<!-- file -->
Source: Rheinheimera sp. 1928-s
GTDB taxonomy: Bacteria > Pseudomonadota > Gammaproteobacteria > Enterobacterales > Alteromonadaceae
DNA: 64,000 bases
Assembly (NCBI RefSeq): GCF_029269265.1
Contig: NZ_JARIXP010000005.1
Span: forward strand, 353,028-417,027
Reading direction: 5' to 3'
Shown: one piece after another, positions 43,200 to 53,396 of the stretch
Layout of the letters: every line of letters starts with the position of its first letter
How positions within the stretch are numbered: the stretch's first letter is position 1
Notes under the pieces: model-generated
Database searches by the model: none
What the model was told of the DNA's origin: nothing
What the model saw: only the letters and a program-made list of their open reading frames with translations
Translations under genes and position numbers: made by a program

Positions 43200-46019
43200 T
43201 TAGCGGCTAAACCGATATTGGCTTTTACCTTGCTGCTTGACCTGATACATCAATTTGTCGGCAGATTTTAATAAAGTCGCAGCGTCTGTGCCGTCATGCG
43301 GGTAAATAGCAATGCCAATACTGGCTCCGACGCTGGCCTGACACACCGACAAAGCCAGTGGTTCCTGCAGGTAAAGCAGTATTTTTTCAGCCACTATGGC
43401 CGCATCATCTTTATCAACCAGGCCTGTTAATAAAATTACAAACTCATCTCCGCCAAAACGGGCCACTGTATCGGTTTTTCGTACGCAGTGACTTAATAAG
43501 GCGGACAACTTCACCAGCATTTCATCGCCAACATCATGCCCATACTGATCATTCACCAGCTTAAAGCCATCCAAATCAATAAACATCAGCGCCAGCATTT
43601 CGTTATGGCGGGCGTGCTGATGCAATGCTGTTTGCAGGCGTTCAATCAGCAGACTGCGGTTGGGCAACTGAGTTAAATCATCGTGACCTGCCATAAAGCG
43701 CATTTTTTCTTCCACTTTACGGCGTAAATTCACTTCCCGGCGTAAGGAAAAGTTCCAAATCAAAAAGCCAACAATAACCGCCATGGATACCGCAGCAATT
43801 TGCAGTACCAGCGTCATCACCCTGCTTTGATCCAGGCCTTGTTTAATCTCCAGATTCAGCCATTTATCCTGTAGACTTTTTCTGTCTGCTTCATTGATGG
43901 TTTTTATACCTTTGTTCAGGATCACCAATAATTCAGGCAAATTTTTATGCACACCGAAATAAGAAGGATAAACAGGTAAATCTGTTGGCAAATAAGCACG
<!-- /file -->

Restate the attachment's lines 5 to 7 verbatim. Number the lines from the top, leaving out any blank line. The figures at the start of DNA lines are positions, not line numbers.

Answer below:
Contig: NZ_JARIXP010000005.1
Span: forward strand, 353,028-417,027
Reading direction: 5' to 3'